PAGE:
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"My Voice and Thoughts Matter"

Updated: Nov 6, 2020

If you would have told me a year ago that I would be sheltering in place due to a COVID-19 pandemic and talking to you about how I really liked my sex ed class, I would have laughed. But, here we are.

My name is George Eloïse Hosein. I’m a 15 year old Freshman living in Menlo Park, CA. I was educated with Health Connected curricula in both 5th and 7th grades in my private school. Those classes were taught by my English teachers, and I mainly remember the classic anatomy lesson and a condom demonstration using bananas. Although extremely well-intentioned on my teachers’ part, these classes were at best a bit awkward, at worst something worth dreading. Luckily for me, this changed when Health Connected educators Hannah and Kelly taught sex ed at the beginning of my high school journey at TIDE Academy.

TIDE Academy has the unique position of being a totally brand new, small, public school in Menlo Park. Being 1 out of only 100 inaugural ninth grade students in this nascent environment, my first semester was exciting but nerve-wracking, to say the least. I cannot begin to say how fortunate we were to have Health Connected educators come in at the very beginning of the year. Our educators, Hannah and Kelly, offered a common understanding, a language, that we could all draw from and helped set a general tone of honesty and respect in our new school. Their class atmosphere was relaxed and informative. The potentially uncomfortable subject matter was handled in a matter of fact and reassuring way. This balance of vulnerability, authority, trust, and truth-telling is hard for anyone to achieve. For Hannah, Kelly, and their fellow co-workers, this is what they do. This is their training and their passion. We felt it at TIDE and it helped shape our journey for the better.

Fast forward to the present, I am currently entering week three of TIDE’s virtual schooling because of COVID-19. Although I do appreciate some aspects of online learning and am doing my best, I am definitely missing the physical feeling of being in the classroom, surrounded by my teachers and peers. And as I’m sure you’ll all understand, I’ve had a lot of time to think and to reflect, and I’m finding that this new physically isolated reality has given me an even greater appreciation for Health Connected’s full-bodied approach to education. The way they teach reaches all kinds of kids with all kinds of personalities, backgrounds, and learning styles. As an example, I am a tactile learner so the interactive exercises that taught us about methods of birth control were actually fun for me. Honestly, every lesson was so interactive, so multi-dimensional, that it helped all of the kids stay engaged by meeting them at the edge of their comfort zone. The subject matter became somehow less embarrassing, which allowed it to be absorbed.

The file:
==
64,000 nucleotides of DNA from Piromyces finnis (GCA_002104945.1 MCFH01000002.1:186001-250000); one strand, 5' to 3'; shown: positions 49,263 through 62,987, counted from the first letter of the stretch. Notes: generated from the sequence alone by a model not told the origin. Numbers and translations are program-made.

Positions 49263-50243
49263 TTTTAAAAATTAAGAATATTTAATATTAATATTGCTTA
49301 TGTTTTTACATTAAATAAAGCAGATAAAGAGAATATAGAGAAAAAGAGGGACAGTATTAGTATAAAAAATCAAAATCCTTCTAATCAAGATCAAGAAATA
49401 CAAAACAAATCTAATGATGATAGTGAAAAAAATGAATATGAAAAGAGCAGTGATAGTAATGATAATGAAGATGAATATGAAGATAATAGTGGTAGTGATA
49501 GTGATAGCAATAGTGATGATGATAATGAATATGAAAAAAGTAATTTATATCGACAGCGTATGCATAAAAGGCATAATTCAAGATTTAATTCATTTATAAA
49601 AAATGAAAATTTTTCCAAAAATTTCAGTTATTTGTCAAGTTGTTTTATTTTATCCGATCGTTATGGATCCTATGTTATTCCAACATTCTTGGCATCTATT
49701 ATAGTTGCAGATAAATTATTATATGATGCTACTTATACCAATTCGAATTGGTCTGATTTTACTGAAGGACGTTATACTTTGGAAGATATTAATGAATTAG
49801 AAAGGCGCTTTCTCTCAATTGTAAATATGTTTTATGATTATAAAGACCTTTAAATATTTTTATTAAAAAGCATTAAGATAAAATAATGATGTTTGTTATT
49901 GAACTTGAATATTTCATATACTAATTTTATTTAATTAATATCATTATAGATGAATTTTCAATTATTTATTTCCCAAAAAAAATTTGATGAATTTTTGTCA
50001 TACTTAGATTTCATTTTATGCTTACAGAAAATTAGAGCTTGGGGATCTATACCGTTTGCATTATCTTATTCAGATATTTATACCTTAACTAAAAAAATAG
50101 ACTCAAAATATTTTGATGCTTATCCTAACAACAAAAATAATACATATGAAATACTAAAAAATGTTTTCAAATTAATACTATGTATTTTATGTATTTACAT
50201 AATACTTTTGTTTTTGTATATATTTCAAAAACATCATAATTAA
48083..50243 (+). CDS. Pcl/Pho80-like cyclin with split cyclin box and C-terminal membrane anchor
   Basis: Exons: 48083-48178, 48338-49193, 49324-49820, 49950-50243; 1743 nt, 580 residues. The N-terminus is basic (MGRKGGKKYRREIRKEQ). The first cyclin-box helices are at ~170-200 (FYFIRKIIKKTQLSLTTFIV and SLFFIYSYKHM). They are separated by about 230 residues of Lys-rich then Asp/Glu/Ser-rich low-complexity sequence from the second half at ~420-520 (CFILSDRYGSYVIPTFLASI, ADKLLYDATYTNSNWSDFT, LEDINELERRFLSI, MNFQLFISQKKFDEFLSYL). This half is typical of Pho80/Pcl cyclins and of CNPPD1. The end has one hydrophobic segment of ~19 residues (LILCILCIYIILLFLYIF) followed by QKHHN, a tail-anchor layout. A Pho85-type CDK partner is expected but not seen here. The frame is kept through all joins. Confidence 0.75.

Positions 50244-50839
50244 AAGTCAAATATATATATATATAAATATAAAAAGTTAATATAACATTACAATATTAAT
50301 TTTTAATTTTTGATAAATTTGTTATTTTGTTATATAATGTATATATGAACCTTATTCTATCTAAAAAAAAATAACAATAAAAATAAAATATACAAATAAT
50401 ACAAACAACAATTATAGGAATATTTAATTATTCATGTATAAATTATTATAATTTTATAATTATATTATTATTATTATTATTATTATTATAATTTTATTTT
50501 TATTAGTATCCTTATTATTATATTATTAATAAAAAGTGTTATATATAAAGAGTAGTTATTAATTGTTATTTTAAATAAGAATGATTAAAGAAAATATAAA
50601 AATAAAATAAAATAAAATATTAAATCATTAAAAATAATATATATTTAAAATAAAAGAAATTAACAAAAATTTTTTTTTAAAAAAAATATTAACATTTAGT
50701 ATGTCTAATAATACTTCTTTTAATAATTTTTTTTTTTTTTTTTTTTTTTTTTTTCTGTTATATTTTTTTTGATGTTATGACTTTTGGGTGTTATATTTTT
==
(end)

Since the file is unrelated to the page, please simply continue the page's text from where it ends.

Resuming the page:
My memory of interacting physically with my teachers, classmates, and being on the school grounds of TIDE seems more and more like a distant luxury. But you know what shouldn't be a luxury? Sex-ed! Sex-ed should be a regular part of the school system, but it is often neglected and even treated as a running joke amongst students. This is exactly opposite of the way sex-ed should be treated. It should be normalized and treated as any other subject, with respect and an open mind. Why? Because sex ed addresses so many important social issues beyond the basic “facts of life”. It teaches us how to have healthy relationships and how to take care of our bodies and minds as we grow towards adulthood. Health Connected taught me that my voice and thoughts matter and that I have allies around me in the form of trusted adults. This encouragement to seek connection and support gave me courage to advocate for the female students at my predominantly male S.T.E.M. school. I noticed that our school currently does not have free menstrual product machines installed in bathrooms, which struck me as an equity issue. Although I am a pretty reserved person, I brought this to the attention of administrators at my school. We are still working towards a solution, but I am confident that our school will house menstrual product dispensers in all bathrooms in the near future. I believe my decision to act on my thoughts was because Health Connected created an environment where traditionally taboo or awkward topics were normalized.

Imagine if all students in California, Nevada, Utah, Washington, all states in America – had access to accurate sex-ed facts, resources, and were given language around navigating healthy relationships. I would like to see that reality happen. Let’s you and I, together, support Health Connected so they can not only continue to meet the needs of the thousands of students they serve, but be able to offer every student in America the same experience I was given. I want this type of groundbreaking sexual education to become the norm, not a luxury. I want others to learn that verbalizing feelings and emotions is a stabilizing force, not an awkward conversation. And ultimately, and most importantly, I want sexual health education to be given the chance to succeed in doing what I know it can do – in being a fundamental instrument for healthier children, deeper connections, and greater social change.

Thank you all.

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